Sunday, September 15, 2019

A/X: Wilderness Level

Koewn's mention in last post's comments of OSR spell-point systems that give more recharge in the wilderness, because it's a more fantastical place than civilization, got me thinking.  I agree with the general premise, that wilderness ought to be fantastical, and civilization ought not to be very fantastical (if nothing else, this helps keep the economics grounded).  But giving more recharge in the wilderness than in civilization would throw the wilderness resource game very far from the B/X roots, which I think are mostly solid but need some elaboration.

Concurrently, thinking about wilderness as dungeon - we have dungeon levels, as a measure of both distance from the surface and of danger, but the danger of wilderness regions is not handled so clearly.  In ACKS we have both the wilderness/borderlands/civilized distinction, and then terrain type also heavily influences number of lairs and encounter chance, and some terrain types are arguably more dangerous in practice due to differences in their random encounter tables.

So I'm thinking maybe we impose Wilderness Level, as a measure of danger, supernatural power, and expected treasure, in regions.  Reorganize the wilderness encounter tables so that more dangerous creatures appear at higher numbers, and then switch from d12 to d6 + wilderness level.  Maybe apply it as a modifier to encounter chance and number of lairs too (instead of having that be by terrain).  So untamed plains are about as dangerous as untamed mountains, in terms of their inhabitants.  And then you can have Tamed Mountains that are reasonably safe without having to recall the implicit rule in ACKS that causes encounter roll frequency to vary with civilizedness.  Just make it explicit and simple by analogy with dungeon level.

Then, to link it to civilization, spellcasting resource management, and base construction, building and maintaining temples, wizard's towers, etc reduces wilderness level in the surrounding area (possibly at wilderness "room" or biome scale?  Or temple per room plus shrine per hex?).  These work by siphoning magic from the wilderness, which is inherently chaotic and dangerous, and laundering it through deities, rituals, etc, into a form which is not fundamentally inimical to human life, which can be safely used and controlled by spellcasters.  Imposing a schema (mathematical or extraplanar for arcane or personified deity for divine) on the raw, schema-less magic of the wilderness limits what you can do with the magic, but it also limits what the magic can do to you.  Human magic is legible; wild magic isn't.  So regions of civilization are safe, sane, and stable because existing temples and guilds spend a lot of time and cash operating "heat sinks", and the total throughput of these heat sinks limits the total number / power of wizards and clerics available to civilization.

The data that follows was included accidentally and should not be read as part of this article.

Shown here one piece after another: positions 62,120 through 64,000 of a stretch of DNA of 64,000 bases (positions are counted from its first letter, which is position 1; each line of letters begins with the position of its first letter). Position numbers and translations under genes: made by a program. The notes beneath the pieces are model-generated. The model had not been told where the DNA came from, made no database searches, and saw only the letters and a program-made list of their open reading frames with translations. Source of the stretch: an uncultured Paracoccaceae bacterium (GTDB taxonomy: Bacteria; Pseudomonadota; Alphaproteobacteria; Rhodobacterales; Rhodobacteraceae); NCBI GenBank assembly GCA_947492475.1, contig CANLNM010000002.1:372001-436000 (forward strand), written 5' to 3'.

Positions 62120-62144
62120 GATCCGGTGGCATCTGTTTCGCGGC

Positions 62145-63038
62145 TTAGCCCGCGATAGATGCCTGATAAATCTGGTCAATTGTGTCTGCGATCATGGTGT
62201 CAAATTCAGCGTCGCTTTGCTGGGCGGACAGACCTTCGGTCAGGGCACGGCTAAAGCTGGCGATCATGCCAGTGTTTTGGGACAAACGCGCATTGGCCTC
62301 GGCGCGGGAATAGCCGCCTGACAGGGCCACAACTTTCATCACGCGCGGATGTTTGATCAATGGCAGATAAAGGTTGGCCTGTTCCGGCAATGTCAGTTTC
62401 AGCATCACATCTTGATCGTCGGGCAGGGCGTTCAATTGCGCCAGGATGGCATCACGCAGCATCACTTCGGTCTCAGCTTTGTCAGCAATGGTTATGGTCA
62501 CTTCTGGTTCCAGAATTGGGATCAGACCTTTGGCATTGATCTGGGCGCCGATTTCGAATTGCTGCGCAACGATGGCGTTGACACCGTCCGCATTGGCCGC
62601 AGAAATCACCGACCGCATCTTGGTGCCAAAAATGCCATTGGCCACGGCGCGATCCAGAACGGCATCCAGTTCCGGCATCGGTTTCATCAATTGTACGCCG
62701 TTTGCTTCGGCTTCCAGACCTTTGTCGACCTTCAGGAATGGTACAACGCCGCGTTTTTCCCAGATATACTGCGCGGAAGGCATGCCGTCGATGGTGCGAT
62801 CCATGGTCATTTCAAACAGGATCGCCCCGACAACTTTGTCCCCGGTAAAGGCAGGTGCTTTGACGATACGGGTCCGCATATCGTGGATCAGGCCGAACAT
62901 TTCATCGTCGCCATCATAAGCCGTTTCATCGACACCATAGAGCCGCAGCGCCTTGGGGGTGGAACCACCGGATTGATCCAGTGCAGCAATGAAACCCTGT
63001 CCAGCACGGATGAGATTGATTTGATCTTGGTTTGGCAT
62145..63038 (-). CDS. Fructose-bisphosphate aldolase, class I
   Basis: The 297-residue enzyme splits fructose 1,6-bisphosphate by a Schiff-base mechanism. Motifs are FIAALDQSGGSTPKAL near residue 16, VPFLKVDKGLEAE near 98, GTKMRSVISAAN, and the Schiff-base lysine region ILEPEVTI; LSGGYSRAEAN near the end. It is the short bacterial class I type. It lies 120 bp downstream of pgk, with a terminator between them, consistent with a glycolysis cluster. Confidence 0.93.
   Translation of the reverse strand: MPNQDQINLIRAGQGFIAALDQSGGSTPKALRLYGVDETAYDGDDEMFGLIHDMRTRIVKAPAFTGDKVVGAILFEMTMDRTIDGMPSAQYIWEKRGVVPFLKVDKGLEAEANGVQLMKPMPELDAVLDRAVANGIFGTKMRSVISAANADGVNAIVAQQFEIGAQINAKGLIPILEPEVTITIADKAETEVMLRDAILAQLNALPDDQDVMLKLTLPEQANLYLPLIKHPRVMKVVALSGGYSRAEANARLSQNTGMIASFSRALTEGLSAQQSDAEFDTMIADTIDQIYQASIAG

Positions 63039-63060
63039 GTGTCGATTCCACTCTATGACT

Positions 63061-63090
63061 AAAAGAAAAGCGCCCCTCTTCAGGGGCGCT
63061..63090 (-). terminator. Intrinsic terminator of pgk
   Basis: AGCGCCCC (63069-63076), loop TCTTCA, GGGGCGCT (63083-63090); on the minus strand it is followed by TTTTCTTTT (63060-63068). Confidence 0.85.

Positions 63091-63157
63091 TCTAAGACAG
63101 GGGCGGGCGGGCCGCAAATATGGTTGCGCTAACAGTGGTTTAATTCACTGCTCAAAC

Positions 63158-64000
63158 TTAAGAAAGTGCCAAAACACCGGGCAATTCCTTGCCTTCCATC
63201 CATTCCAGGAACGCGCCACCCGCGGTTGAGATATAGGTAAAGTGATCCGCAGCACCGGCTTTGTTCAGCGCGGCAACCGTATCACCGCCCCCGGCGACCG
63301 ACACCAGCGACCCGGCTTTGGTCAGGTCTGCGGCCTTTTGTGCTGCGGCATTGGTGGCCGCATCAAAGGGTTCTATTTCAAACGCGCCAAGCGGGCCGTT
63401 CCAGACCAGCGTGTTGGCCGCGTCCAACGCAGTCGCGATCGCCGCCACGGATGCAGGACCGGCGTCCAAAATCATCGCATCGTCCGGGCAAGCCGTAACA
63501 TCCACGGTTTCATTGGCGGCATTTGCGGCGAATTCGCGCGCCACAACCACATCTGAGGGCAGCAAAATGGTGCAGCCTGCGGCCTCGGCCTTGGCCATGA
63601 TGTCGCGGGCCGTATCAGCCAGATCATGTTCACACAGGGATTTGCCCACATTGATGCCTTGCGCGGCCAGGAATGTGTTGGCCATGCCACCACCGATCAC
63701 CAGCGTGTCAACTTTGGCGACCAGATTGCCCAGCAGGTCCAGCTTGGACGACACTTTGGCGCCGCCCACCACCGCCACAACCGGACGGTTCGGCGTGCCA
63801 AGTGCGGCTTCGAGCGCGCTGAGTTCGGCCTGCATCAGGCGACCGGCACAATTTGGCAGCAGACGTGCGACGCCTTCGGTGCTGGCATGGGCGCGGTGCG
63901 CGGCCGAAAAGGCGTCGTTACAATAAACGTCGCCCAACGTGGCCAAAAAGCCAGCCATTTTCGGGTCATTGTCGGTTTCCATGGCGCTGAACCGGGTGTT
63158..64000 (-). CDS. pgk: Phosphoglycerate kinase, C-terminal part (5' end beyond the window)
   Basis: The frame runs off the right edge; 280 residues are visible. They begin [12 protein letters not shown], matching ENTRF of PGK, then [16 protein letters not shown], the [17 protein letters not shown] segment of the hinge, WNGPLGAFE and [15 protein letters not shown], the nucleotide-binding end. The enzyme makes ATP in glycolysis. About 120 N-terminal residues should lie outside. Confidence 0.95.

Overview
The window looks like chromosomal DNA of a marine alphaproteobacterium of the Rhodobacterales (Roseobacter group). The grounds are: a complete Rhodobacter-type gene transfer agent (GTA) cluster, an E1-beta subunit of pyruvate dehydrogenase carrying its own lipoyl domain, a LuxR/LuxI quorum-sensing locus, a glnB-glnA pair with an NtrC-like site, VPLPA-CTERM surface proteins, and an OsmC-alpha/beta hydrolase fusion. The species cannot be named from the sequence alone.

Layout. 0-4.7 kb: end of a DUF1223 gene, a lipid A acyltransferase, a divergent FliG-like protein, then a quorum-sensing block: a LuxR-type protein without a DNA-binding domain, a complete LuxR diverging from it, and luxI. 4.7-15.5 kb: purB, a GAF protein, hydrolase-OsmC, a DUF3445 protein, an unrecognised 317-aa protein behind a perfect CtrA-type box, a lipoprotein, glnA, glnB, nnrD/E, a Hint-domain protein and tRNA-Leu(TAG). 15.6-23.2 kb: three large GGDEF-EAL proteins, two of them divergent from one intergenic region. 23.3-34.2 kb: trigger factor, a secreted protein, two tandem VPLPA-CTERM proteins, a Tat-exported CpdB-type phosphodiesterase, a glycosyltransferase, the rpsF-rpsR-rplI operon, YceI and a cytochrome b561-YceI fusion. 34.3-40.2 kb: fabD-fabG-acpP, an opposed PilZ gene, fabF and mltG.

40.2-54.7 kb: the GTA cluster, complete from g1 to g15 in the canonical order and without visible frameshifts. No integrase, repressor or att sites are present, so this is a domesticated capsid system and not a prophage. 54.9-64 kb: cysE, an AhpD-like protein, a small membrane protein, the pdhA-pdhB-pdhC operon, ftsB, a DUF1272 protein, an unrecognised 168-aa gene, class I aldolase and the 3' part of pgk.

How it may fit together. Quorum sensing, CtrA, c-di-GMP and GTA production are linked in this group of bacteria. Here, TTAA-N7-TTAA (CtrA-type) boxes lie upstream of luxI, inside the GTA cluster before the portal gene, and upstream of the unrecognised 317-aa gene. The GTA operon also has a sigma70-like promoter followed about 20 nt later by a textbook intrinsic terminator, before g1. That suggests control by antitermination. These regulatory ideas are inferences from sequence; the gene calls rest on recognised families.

A couple of interesting things fall out of this:

This helps explain why barbarian/beastman hordes pillage temples; this returns the land to wilderness, by eliminating their protective influence.  Also justifies centrality and necessity of religion in daily life.

Likewise, a temple which "appeases" a volcano operates by drawing off the wild magic which might cause eruption, spontaneous generation of fire elementals, etc.

If you're out in the wilderness and you're tapped out but you need one more fireball, go ahead, tap into the raw wilderness magic.  What could possibly go wrong?  Lycanthropy?  Animal body parts?  Extra head?

Elves - native to wilderness level 1 rather than wilderness level 0 like humans and hobbits (I dunno about dwarves yet).  Better at wild magic use?  Spellsinging from Heroic Fantasy is very much on theme; if wizard magic is like baroque and cleric magic is like gregorian chant, the elf is improvising jazz.

It's normally weird that lower HD beastmen have better witchdoctors and shamans (eg goblins get d6/d8 level spellcasters, but ogres only get like d4 level spellcasters).  But if ogres are the product of a wilder and less schematic environment, then it makes sense that they don't really do spells (and instead rely on ambient raw magic to maintain 4HD) whereas weaker beastmen, more common right on the edge of human civilization, are exposed to more schematism and might have deities but less embodied magic to draw on.

I could see something like Vinge's zones of thought as a useful analogy- at low wilderness levels, your horse is animal sentience.  With prolonged exposure to high wilderness levels, your horse becomes a fairy tale horse and might start talking.

Thursday, September 12, 2019

A/X: Halls: Refuges in Civilization

I already needed rules for building up refuges in the wilderness, and I was thinking about facilities for increasing spell point recovery rate in civilization, and now I'm thinking about base building where-ever.

Reasons to encourage and codify "base-building in civilization" in the mid-levels: